Monday, 22 February 2016

Thrashing

     If the number of frames allocated to a low-priority process falls below the minimum number required by the computer architecture, we must suspend that process's execution. We should then page out its remaining pages, freeing all its allocated frames. This provision introduces a swap-in, swap-out level of intermediate CPU scheduling.

     In fact, look at any process that does not have "enough" frames. If the process does not have the number of frames it needs to support pages in active use, it will quickly page-fault. At this point, it must replace some page. However, since all its pages are in active use, it must replace a page that will be needed again right away. Consequently, it quickly faults again, and again, and again, replacing pages that it must bring back in immediately.

     This high paging activity is called thrashing.A process is thrashing if it is spending more time paging than executing.

Reason of Thrashing

     Thrashing results in severe performance problems. Consider the following scenario, which is based on the actual behavior of early paging systems.


     The operating system monitors CPU utilization. If CPU utilization is too low, we increase the degree of multiprogramming by introducing a new process to the system. A global page-replacement algorithm is used; it replaces pages without regard to the process to which they belong. Now suppose that a process enters a new phase in its execution and needs more frames. It starts faulting and taking frames away from other processes. These processes need those pages, however, and so they also fault, taking frames from other processes. These faulting processes must use the paging device to swap pages in and out. As they queue up for the paging device, the ready queue empties. As processes wait for the paging device, CPU utilization decreases.

     The CPU scheduler sees the decreasing CPU utilization and increases the degree of multiprogramming as a result. The new process tries to get started by taking frames from running processes, causing more page faults and a longer queue for the paging device. As a result, CPU utilization drops even further, and the CPU scheduler tries to increase the degree of multiprogramming even more. Thrashing has occurred, and system throughput plunges. The page fault rate increases tremendously. As a result, the effective memory-access time increases. No work is getting done, because the processes are spending all their time paging.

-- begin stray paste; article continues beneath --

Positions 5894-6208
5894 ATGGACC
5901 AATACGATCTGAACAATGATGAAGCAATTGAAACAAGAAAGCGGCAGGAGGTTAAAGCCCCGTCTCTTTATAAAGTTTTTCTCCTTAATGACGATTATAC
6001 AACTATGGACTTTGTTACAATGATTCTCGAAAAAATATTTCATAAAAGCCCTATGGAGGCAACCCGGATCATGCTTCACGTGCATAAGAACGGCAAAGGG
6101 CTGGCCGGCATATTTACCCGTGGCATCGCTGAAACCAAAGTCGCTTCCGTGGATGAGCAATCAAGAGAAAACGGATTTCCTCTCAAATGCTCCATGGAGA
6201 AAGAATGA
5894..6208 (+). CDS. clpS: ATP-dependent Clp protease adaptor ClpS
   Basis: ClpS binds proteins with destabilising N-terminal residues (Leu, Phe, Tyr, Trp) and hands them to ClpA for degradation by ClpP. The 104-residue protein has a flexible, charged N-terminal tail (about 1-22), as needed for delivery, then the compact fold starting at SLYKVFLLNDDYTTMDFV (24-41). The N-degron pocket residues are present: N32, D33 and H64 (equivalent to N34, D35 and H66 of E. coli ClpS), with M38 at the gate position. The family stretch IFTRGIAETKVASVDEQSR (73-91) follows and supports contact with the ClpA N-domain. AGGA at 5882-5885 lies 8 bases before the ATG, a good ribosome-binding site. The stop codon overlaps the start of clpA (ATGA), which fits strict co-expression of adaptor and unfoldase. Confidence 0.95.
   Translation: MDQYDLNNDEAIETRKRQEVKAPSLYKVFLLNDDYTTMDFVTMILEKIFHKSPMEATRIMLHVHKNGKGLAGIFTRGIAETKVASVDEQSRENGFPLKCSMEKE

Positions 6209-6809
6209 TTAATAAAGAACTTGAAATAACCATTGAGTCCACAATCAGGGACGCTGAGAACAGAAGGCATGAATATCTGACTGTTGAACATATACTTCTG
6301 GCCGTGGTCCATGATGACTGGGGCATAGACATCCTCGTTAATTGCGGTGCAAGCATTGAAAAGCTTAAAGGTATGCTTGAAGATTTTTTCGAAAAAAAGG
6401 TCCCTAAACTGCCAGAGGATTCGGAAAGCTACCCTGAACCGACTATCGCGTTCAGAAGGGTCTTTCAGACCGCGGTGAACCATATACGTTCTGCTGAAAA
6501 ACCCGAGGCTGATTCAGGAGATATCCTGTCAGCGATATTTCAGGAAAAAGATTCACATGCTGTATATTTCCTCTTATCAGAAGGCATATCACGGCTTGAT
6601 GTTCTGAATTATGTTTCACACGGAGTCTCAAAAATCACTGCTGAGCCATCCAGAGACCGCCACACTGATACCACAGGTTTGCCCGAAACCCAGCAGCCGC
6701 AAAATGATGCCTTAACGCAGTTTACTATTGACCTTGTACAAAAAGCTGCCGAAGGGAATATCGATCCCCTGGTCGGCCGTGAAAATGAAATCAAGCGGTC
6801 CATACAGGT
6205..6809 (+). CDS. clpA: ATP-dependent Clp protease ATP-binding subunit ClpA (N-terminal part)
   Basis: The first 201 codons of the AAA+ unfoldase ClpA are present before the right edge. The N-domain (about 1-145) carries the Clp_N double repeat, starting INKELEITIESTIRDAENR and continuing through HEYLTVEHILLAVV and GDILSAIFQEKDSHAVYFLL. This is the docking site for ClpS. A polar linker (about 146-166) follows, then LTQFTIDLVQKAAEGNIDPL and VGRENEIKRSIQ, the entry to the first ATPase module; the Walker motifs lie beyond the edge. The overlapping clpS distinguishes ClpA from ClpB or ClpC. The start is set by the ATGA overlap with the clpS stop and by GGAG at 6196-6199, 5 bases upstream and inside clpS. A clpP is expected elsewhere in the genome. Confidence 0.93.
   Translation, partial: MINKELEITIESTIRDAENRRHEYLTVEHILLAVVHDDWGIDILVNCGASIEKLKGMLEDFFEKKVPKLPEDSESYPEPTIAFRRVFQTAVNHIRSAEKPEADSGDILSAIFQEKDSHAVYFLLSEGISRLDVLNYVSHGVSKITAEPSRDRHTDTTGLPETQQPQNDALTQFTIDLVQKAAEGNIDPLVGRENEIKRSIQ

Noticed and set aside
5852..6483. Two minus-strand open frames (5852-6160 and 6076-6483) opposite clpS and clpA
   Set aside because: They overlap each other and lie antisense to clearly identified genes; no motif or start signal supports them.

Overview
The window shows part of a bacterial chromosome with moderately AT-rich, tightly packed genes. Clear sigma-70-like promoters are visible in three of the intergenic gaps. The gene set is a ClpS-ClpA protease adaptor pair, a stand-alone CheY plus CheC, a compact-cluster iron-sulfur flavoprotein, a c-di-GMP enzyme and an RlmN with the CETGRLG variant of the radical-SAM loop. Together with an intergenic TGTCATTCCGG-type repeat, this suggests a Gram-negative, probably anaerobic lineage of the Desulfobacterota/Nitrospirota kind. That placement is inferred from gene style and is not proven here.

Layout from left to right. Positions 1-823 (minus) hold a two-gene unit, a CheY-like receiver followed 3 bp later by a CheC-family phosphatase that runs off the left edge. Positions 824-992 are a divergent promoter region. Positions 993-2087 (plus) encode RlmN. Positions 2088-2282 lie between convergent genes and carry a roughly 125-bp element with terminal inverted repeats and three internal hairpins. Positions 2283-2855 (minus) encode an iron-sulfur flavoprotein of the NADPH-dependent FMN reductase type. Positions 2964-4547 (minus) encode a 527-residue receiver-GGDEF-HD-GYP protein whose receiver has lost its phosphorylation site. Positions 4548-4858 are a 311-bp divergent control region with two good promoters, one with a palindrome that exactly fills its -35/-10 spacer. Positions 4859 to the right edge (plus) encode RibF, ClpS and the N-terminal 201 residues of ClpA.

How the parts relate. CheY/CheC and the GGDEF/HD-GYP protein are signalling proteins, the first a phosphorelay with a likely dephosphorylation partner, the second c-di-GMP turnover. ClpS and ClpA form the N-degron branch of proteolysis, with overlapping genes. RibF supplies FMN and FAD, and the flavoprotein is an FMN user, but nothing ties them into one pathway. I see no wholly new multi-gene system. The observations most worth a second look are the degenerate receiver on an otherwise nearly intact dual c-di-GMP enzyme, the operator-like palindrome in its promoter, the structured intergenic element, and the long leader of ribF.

This phenomenon is illustrated in Figure 9.18, in which CPU utilization is plotted against the degree of multiprogramming. As the degree of multiprogramming increases, CPU utilization also increases, although more slowly, until a maximum is reached. If the degree of multiprogramming is increased even further, thrashing sets in, and CPU utilization drops sharply. At this point, to increase CPU utilization and stop thrashing, we must decrease the degree of multiprogramming.

     We can limit the effects of thrashing by using a local replacement algorithm  (or priority replacement algorithm) With local replacement, if one process starts thrashing, it cannot frames from another process and cause the latter to thrash as well. However, the problem is not entirely solved. 


Prevent thrashing

To resolve thrashing due to excessive paging, a user can do any of the following:

  • Increase the amount of RAM in the computer.
  • Decrease the number of programs being run on the computer.
  • Replace programs that are memory-heavy with equivalents that use less memory.
  • Assign working priorities to programs, i.e. low,normal,high.
  •  Improve spatial locality by replacing loops like:

int m[256][256]; 
  for (row=0; row<256; row++) {
    for (column=0; column<256; column++) {
      // consecutive columns reside in adjacent memory locations 
      m[row][column] = foo(); 
    } 
  }